The time has come to focus on what unites the EU and the Western Balkans rather than concentrating on divisive elements. Representatives of employers, workers and civil society at large stand ready to contribute with their expertise to the enlargement process and make it a success.
The European Union continues to be the main economic partner for the Western Balkan states. Trade with the EU accounts for almost 70 percent of the overall trade of all six Western Balkan partners.
In 2020, that came to over €50bn, having grown by 84 percent in 10 years. While the figures are clear, certain third countries have a growing interest in the region. And let's face it, they are sometimes more effective at advertising their involvement than the EU.
The Economic and Investment Plan for the Western Balkans is yet further proof of the EU’s commitment to the region. Up to €9bn in grants plus investment guarantees of up to €20bn are a unique opportunity for the Western Balkan partners to get closer to the EU.
The money will be spent on sustainable infrastructure, energy transition, environment and climate, digitalisation, boosting the competitiveness of the private sector and on youth. Whether they grasp this opportunity is up to our partners.
Civil society cooperation speeding up
Last week, the European Economic and Social Committee (EESC) held the Western Balkans Civil Society Forum in Skopje, where we gathered representatives of civil society organisations from both the Western Balkans and the EU.
In the declaration issued following the Forum, we once again underlined that the Western Balkans’ place was in the EU. We believe that the countries in this region should be given a genuine opportunity to join the EU family, provided they meet all the conditions for accession.
"Although enlargement is a political decision, I believe that organised civil society from both the Western Balkans and the EU must be involved in this process"
As a consultative body of the EU institutions, we strongly support tangible progress in the accession process. We hope that the Council of the EU will find a way to break the impasse and reach a consensus on the thorny issues.
The EESC is also committed to doing everything in its power to support North Macedonia and Albania in opening the first chapters of the EU accession negotiations still in 2021.
Personally, I left the forum encouraged by the enthusiasm of participants from the Western Balkans. The forum provides a space to exchange good practices, and I believe that the commitment of our counterparts in the region, combined with the experience and knowledge of European civil society actors can yield positive results for the future.
Yes, countries in this region still have a huge amount of work to do in terms of reforms. Further effort is needed to implement structural economic reforms, ensure good governance and respect for the rule of law - to mention just a few. Many of these changes cannot be achieved simply by enacting legislation – they require a change of mind-set.
How does the EESC want to contribute?
Although enlargement is a political decision, I believe that organised civil society from both the Western Balkans and the EU must be involved in this process.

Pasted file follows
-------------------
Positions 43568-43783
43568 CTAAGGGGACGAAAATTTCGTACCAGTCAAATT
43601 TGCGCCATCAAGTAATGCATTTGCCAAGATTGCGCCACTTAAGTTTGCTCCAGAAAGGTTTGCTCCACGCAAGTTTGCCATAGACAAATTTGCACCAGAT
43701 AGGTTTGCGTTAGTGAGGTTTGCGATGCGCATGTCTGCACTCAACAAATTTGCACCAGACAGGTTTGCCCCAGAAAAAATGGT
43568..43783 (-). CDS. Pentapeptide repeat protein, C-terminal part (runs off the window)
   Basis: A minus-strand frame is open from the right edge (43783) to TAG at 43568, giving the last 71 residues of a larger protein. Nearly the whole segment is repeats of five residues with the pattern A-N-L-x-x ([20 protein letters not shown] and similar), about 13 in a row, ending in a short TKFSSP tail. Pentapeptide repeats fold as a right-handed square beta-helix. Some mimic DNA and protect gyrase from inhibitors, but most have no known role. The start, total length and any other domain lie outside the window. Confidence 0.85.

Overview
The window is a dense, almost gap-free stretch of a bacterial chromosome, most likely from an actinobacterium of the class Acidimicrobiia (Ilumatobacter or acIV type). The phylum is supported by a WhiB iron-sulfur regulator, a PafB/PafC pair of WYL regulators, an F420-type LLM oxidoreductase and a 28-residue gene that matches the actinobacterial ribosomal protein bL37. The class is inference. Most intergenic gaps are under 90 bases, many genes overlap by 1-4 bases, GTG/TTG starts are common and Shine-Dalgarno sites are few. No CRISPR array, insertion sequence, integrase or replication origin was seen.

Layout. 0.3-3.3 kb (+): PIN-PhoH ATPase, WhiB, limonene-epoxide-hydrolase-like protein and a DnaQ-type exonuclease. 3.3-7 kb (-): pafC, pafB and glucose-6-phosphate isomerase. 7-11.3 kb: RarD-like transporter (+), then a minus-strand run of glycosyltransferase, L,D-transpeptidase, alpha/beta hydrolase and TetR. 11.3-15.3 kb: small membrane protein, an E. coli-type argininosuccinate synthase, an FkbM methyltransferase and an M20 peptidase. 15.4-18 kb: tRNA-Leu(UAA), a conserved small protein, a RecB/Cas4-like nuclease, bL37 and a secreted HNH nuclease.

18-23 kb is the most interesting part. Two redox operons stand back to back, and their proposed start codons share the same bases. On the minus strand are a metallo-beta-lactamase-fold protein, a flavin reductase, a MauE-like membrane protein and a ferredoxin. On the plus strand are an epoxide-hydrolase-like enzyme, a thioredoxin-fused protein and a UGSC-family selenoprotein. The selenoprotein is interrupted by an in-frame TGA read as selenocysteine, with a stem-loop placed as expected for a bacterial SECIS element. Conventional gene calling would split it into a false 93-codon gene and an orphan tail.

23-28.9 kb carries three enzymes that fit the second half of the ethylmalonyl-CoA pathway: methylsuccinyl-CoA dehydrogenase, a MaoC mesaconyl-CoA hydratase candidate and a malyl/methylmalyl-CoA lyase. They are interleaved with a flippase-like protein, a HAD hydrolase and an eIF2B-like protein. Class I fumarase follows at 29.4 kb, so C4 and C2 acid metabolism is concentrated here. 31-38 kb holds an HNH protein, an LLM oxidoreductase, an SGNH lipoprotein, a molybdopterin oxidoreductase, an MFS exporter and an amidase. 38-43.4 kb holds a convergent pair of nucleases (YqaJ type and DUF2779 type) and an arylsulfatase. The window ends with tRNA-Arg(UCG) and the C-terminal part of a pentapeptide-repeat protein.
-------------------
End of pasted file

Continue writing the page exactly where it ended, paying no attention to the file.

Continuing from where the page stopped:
Functioning social and civil dialogue, together with respect for the rule of law, are paramount when assessing a country's readiness to join the European Union. It starts with genuine involvement of organised civil society in policy making.
Once the first chapters of the negotiations are open with North Macedonia and Albania, our joint consultative committee between civil society representatives - including the social partners and other civil society organisations will start holding regular meetings.
"If the EU keeps holding back the accession process for the Western Balkans, we run the risk of letting their citizens down for good. This disappointment might be used by third countries building up their influence in the region to undermine the current pro-European feeling there"
These bodies will provide real input from organised civil society to accompany the accession process of the two counties to make enlargement beneficial for both sides. We look very much forward for this work to begin.
Any discussion about the European Union’s enlargement is implicitly a discussion about the future of Europe and vice versa. The EU's priorities - rapid recovery from the COVID-19 pandemic, a prosperous, green and digital future rooted in European values - are also our neighbours' future.
That is why we need to involve our partners – civil society organisations from the Western Balkans – in the discussions on the Future of Europe.
Future enlargement – a win-win scenario
The prospect of EU membership for the Western Balkans is in the Union's own interest. It is a geostrategic investment in a stable, strong and united Europe based on common values. Moreover, it is a powerful tool for promoting democracy, the rule of law and respect for fundamental rights.
If the EU keeps holding back the accession process for the Western Balkans, we run the risk of letting their citizens down for good.
This disappointment might be used by third countries building up their influence in the region to undermine the current pro-European feeling there - and the EU must not allow that to happen.